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7.22 pm

Mr. John Maxton (Glasgow, Cathcart): I shall make just one quick point about school sport. I speak as a Scottish Member of Parliament, so I am not always all that aware of what is happening down in England and Wales. What destroyed school sport in Scotland, particularly team sport, was a long strike by teachers because they were not properly paid and felt that they were not being properly looked after by the Government. During the strike, school sports disappeared and it has taken a long time to get them back.

We must not emphasise only the major team sports. Surely the aim should be to give youngsters a broad spread of sports from which they can decide which one to take on into later life, whether golf, tennis, judo or whatever. I have a son who plays rugby. I want to see him playing rugby at school. He plays club rugby very much in relation with his school.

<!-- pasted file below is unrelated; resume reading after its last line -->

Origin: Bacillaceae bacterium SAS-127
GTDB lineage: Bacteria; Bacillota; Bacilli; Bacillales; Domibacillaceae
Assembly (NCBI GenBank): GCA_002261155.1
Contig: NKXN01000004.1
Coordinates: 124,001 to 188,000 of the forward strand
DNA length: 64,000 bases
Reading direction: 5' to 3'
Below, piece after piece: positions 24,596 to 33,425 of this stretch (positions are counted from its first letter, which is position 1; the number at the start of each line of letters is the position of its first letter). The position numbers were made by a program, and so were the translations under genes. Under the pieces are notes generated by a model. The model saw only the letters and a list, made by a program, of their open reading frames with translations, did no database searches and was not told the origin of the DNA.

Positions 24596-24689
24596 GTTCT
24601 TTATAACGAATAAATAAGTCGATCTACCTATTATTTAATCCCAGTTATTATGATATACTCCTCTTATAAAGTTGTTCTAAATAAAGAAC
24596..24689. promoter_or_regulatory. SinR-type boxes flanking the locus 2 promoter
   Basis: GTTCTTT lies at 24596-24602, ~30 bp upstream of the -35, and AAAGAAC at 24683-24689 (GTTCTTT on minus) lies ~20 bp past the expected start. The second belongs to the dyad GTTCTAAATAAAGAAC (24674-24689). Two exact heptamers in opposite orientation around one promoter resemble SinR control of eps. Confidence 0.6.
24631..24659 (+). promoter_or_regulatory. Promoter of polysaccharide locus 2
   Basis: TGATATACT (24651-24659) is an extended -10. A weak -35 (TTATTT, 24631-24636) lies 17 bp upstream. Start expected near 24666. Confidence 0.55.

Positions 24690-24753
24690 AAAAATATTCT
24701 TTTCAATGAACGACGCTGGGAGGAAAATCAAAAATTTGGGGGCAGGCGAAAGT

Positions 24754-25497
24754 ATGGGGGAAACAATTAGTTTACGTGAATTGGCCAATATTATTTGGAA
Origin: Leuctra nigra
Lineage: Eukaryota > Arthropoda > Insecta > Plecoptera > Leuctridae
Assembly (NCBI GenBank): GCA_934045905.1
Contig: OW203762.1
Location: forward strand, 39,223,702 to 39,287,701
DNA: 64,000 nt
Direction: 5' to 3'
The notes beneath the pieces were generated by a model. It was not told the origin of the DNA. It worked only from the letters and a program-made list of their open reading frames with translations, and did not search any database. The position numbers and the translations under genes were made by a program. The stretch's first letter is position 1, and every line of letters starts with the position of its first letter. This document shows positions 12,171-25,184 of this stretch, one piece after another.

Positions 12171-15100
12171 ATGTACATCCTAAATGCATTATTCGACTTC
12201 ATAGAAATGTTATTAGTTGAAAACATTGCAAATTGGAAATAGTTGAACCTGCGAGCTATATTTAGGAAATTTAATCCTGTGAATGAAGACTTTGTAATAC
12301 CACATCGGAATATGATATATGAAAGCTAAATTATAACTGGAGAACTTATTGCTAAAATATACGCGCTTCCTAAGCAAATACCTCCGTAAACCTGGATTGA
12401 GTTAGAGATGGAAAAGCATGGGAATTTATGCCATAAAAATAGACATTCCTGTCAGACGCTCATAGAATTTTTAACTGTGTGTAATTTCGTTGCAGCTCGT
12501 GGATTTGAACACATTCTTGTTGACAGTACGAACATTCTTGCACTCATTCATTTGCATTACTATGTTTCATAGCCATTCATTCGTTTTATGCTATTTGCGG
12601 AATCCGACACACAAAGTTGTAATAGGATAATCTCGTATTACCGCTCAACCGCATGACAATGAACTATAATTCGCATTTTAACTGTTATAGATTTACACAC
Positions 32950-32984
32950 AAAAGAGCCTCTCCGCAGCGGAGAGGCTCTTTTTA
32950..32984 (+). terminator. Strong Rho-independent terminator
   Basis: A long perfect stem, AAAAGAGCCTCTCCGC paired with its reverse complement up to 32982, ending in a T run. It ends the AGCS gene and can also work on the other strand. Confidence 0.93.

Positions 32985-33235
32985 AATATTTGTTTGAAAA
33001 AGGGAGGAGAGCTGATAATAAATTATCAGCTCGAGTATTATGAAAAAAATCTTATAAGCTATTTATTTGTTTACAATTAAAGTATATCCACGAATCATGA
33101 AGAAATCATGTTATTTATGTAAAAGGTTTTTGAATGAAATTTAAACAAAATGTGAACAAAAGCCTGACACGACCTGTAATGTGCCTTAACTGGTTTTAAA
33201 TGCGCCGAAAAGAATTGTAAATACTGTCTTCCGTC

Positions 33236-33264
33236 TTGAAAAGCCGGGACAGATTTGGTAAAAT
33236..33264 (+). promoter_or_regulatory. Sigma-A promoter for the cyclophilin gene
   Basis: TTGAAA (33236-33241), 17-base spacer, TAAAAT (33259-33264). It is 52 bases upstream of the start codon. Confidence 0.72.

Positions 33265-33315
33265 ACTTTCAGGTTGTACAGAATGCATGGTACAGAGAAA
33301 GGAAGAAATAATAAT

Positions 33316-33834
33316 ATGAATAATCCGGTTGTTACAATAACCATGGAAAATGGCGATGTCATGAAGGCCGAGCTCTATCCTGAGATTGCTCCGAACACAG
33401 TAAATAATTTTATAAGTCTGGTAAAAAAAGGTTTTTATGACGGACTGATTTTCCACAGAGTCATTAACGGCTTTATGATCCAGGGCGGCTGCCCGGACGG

Sir Peter Fry (Wellingborough): Would the hon. Gentleman be interested to know that no less a rugby luminary than Mr. Cliff Morgan, who is not particularly well known for his dedication to the Conservative party, said clearly that the decline of Welsh rugby began when the grammar schools were abolished?

Mr. Maxton: In Scotland, that would not be true. The problem with Scottish schools rugby is that it is dominated by boys from a small number of schools in the independent sector rather by those than from state schools. Even when a state school team wins in a trial in Glasgow, 12 out of 15 boys come from the five independent schools rather than from the other schools. Out of 45 boys selected from three school districts in Scotland--Central region, Lothian region and Glasgow--only five came from the state sector. We cannot encourage rugby in the state sector if that is what happens.